UCLA researcher receives prestigious grant to advance understanding of treatment-resistant melanoma
The Melanoma Research Alliance Foundation has awarded a $900,000 grant for research led by Dr. Roger Lo, a member of the UCLA Jonsson Comprehensive Cancer Center, to advance the understanding of mechanisms that determine response and resistance to two of the most promising therapies for advanced melanoma, the deadliest form of skin cancer.
Scientific advances in treating metastatic melanoma have led to two significant breakthrough therapeutic approaches for the disease: BRAF-targeted therapies, which selectively block key cancer-driving genes and signals, and immune checkpoint or PD-1 antibodies, which unleash the body’s tumor-fighting immune or T cells.
However, not everyone’s melanoma would benefit equally from these therapies, and it remains unclear how best to derive benefits from both types of therapies when one type of therapy alone fails to control metastatic melanoma, Lo said.
“The successful development of therapies targeting mutant BRAF and blocking the immune checkpoint PD-1/L1 in metastatic melanoma has also revealed key gaps in our knowledge,” said Lo, an associate professor of dermatology and molecular and medical pharmacology at UCLA. “With this generous funding opportunity from the Melanoma Research Alliance, our research has the potential to help physicians deploy these breakthrough treatments with much more rationale and precision than ever before.”
Lo’s MRA-funded research brings together a team of experienced clinicians and scientists to analyze tumor tissues donated by patients treated with both immune checkpoint antibodies and BRAF-targeted therapy alone, and the combination of both. Using state-of-the-art technologies to comprehensively profile cancer mutations and other key regulatory mechanisms of cancer, they will seek to identify markers of response and resistance to PD-1 antibodies using a tumor biopsy before treatment. They will also evaluate how BRAF-targeted therapies affect responsiveness to immune checkpoint antibodies in melanoma.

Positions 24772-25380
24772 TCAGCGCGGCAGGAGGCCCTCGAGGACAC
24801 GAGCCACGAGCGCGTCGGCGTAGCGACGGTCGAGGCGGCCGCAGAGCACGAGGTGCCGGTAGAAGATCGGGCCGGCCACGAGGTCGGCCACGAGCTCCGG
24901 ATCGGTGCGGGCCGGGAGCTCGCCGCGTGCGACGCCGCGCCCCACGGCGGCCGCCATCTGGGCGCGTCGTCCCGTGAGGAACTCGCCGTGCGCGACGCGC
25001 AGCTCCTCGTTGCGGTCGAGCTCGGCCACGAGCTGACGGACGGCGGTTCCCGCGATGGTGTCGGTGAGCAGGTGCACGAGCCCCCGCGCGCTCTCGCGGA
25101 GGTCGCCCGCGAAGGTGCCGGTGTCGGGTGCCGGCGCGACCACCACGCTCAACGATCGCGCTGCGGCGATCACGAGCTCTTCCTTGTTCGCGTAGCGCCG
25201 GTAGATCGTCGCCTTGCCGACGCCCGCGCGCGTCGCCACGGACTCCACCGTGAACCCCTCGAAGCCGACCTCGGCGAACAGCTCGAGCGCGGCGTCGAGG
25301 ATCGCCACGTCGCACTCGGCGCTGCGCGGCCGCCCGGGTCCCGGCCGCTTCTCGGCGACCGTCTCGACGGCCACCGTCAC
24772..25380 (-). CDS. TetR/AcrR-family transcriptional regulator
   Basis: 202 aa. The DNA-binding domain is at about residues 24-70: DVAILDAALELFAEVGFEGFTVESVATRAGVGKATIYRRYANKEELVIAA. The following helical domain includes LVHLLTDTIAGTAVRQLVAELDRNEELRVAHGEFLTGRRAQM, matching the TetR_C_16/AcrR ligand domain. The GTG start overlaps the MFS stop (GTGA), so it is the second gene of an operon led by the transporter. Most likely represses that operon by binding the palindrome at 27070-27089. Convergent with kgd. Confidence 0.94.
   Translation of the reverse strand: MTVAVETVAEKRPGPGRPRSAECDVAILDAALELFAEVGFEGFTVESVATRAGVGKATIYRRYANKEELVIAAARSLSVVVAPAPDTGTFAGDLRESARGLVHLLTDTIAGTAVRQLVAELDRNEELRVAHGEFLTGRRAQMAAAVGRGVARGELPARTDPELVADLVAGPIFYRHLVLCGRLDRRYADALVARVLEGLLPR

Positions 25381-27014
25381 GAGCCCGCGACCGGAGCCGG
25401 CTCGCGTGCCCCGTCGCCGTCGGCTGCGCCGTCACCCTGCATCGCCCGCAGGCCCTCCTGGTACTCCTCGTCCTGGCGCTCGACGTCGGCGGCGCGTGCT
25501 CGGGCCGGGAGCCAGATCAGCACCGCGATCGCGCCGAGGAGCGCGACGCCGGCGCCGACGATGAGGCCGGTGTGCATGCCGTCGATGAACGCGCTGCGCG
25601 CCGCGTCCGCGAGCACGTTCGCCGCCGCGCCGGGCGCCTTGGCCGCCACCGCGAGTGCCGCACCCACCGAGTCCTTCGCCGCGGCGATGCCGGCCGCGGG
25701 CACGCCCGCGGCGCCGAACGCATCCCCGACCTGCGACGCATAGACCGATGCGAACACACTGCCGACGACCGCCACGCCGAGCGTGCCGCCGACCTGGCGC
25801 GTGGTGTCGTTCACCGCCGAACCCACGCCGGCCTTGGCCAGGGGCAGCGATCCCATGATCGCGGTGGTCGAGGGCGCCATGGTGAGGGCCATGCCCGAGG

Lo will serve as administrative principal investigator for the research studies. He will lead a cross-institutional collaborative team that includes Vanderbilt-Ingram Cancer Center’s Dr. Jeffrey Sosman, principal investigator, and Douglas Johnson, who will serve as young investigator.
"Dr. Lo and his colleagues have made major advances in understanding the etiology of melanoma and why some patients respond to or resist treatment,” said Dr. Kenneth Dorshkind, interim director of the Jonsson Cancer Center and a professor of pathology and laboratory medicine at the David Geffen School of Medicine at UCLA. “This award is richly deserved and will allow him to continue his innovative studies in this area.”
Primary support for Lo’s grant is provided by the MRA Team Science Award Program, which is the centerpiece of the organization’s research funding initiative. The program seeks to foster a collaborative and cross-institutional research process by bringing together multidisciplinary teams of principal Investigators with complementary expertise. These team science projects promote transformational melanoma research advances with the potential for rapid clinical translation. The research is also supported by a MRA Young Investigator Award, which encourages early career scientists to focus their work in this field.
Additional funding for the Team Science Award is provided by Leveraged Finance Fights Melanoma, an annual event in New York City that brings together members of the leveraged finance community and surrounding industries to raise funds for MRA’s research program. The Young Investigator Award is supported by the Melanoma Research Alliance Foundation and philanthropic sources.